AUSTIN – A bill to overhaul voting rules in the state failed to pass in the Texas House on Sunday night in a victory for Democrats and voting rights advocates. Sunday was the last day of the legislative session that the bill, Senate Bill 7, could have been passed, but it may be brought up again in the future.
SB7 failed to pass in the Texas House because a group of House Democrats walked out of the legislature, causing the House to lose quorum — in order for certain procedures to take place, such as passing legislation, a certain number of House members must be present — blocking Republicans from passing the bill despite their majority. Birnel said that was all made possible by the work of organizers.
The bill would place limits on early voting hours, drive-thru voting, and tighten restrictions on who can vote by mail. It would also expand the role that poll watchers can play, including allowing them to be closer to the polls and to record certain voters.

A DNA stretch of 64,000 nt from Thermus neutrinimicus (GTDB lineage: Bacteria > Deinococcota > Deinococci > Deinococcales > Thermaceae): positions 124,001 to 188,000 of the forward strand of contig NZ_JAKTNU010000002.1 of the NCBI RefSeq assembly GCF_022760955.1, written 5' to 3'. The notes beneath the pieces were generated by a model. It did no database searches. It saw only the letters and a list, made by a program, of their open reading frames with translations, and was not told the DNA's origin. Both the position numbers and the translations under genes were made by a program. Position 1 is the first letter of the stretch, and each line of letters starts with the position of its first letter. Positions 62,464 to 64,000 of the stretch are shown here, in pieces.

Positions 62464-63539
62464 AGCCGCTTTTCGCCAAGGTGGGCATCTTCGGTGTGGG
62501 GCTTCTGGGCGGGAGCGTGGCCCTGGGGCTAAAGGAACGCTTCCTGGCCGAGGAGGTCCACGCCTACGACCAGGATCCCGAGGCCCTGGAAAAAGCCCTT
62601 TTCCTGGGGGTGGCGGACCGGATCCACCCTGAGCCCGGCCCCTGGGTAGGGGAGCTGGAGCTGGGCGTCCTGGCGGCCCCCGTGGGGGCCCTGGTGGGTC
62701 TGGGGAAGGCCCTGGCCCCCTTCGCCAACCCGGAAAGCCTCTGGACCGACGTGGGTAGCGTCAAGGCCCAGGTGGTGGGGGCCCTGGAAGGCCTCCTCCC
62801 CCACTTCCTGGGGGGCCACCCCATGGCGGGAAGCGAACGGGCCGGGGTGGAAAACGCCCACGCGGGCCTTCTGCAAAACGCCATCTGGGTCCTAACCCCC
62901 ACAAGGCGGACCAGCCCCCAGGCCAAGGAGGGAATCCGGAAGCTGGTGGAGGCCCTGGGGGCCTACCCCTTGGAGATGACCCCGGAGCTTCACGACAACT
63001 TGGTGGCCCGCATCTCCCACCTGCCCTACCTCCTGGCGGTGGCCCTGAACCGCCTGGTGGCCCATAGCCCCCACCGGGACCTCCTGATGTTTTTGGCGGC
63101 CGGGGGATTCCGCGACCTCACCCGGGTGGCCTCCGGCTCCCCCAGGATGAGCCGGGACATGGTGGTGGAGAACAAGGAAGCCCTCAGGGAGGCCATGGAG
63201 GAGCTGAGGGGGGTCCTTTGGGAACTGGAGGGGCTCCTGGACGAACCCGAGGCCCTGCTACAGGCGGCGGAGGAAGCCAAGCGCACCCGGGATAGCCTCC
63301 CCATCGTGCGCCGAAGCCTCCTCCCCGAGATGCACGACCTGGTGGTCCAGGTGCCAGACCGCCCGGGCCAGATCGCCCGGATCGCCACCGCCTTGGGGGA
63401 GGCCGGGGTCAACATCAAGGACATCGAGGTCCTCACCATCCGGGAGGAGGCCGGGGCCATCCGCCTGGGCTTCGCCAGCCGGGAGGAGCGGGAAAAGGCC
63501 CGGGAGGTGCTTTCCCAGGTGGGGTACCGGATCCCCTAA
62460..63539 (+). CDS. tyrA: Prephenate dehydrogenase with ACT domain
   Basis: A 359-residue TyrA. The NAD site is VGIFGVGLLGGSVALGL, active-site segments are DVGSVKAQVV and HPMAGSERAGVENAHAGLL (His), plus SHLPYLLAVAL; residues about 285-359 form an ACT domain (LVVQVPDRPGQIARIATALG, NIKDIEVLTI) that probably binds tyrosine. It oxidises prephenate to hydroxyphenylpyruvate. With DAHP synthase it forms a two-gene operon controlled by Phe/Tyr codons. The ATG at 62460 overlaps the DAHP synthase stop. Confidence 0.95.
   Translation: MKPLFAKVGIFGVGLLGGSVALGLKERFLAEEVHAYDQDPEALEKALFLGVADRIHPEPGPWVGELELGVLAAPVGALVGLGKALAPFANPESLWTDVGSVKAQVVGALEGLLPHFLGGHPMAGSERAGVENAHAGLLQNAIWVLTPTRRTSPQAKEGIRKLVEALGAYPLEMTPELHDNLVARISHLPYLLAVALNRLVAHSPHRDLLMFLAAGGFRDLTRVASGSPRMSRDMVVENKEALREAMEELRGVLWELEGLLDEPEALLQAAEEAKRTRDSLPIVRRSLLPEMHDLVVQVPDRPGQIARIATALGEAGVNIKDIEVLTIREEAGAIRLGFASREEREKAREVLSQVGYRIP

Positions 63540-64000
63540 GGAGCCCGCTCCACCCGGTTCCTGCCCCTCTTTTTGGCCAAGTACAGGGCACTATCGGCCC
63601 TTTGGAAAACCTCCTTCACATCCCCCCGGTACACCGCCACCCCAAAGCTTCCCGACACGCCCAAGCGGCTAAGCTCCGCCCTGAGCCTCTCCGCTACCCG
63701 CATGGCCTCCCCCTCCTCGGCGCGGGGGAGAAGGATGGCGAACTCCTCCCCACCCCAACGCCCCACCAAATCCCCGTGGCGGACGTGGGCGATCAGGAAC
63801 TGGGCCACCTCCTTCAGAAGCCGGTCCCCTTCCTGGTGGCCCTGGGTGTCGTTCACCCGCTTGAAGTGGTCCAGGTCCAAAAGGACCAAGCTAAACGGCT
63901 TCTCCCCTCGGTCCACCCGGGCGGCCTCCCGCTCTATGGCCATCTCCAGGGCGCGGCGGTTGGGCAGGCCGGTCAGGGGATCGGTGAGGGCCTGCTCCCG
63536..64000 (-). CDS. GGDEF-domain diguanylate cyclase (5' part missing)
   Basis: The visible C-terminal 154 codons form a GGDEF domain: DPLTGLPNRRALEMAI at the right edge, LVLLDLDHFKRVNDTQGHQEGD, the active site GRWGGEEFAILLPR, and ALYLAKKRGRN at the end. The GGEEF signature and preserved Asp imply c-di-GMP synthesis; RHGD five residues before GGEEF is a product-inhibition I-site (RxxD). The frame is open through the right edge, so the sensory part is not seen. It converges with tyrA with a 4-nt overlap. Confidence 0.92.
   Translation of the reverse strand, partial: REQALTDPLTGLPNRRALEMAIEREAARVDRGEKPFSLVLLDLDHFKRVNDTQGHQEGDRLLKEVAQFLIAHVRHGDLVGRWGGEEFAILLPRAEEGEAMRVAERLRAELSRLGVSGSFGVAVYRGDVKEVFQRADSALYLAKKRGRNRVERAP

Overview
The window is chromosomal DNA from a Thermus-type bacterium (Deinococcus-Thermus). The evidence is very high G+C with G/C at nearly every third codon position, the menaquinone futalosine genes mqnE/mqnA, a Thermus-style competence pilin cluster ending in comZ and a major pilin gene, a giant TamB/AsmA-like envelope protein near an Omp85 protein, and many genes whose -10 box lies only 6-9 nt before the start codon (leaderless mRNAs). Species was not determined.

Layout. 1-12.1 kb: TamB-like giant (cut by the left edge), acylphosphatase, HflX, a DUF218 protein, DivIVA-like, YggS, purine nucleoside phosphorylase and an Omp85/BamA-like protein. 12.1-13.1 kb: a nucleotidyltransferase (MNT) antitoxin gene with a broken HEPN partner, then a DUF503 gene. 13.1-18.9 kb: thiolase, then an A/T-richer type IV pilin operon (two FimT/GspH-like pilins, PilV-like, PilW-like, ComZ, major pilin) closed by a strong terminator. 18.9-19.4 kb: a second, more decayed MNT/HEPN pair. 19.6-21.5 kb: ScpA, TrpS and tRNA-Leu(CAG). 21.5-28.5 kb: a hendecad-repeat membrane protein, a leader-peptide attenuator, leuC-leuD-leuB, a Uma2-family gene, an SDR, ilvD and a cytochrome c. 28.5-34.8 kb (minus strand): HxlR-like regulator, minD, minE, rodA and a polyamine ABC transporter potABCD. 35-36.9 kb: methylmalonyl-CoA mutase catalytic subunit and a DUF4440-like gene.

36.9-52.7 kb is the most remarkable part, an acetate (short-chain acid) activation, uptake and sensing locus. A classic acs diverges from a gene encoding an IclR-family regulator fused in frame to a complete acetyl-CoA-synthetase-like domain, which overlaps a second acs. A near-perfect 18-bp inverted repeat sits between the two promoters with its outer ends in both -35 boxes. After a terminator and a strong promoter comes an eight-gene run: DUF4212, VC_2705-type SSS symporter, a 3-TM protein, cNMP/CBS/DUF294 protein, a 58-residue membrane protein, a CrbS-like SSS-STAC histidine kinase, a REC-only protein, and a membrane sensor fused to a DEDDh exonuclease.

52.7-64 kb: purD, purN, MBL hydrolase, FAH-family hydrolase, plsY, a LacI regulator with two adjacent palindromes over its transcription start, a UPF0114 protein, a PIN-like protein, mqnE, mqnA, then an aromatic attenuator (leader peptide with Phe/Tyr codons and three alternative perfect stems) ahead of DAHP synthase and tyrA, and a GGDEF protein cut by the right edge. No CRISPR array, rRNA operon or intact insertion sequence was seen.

Republicans have called it a measure to ensure election integrity, despite the lack of evidence for widespread election fraud — the outgoing Texas Secretary of State Ruth Hughs told lawmakers earlier in the year that Texas’ election in 2020 was “smooth and secure.” Democrats and voting rights organizations have derided the bill as an attempt at voter suppression that would disproportionately harm racial and ethnic minorities.
Gov. Greg Abbott has already said he will convene a special session of the Texas legislature in the coming months to reconsider SB7, among other pieces of legislation, so the bill could still be passed.
“Ensuring the integrity of our elections and reforming a broken bail system remain emergencies in Texas,” Abbott’s statement said. “They will be added to the special session agenda. Legislators will be expected to have worked out the details when they arrive at the Capitol for the special session.”
Abbott went further on Monday, saying he intends to withhold paychecks to state lawmakers after House Democrats staged the walkout to block voting restrictions proposed by their Republican counterparts.
“This is a reckoning over two strategies,” Alex Birnel said. “One strategy is to suppress the vote to sustain power, and the other strategy is for millions of people to participate in our democracy and for that participation to transform the entire country for the better.”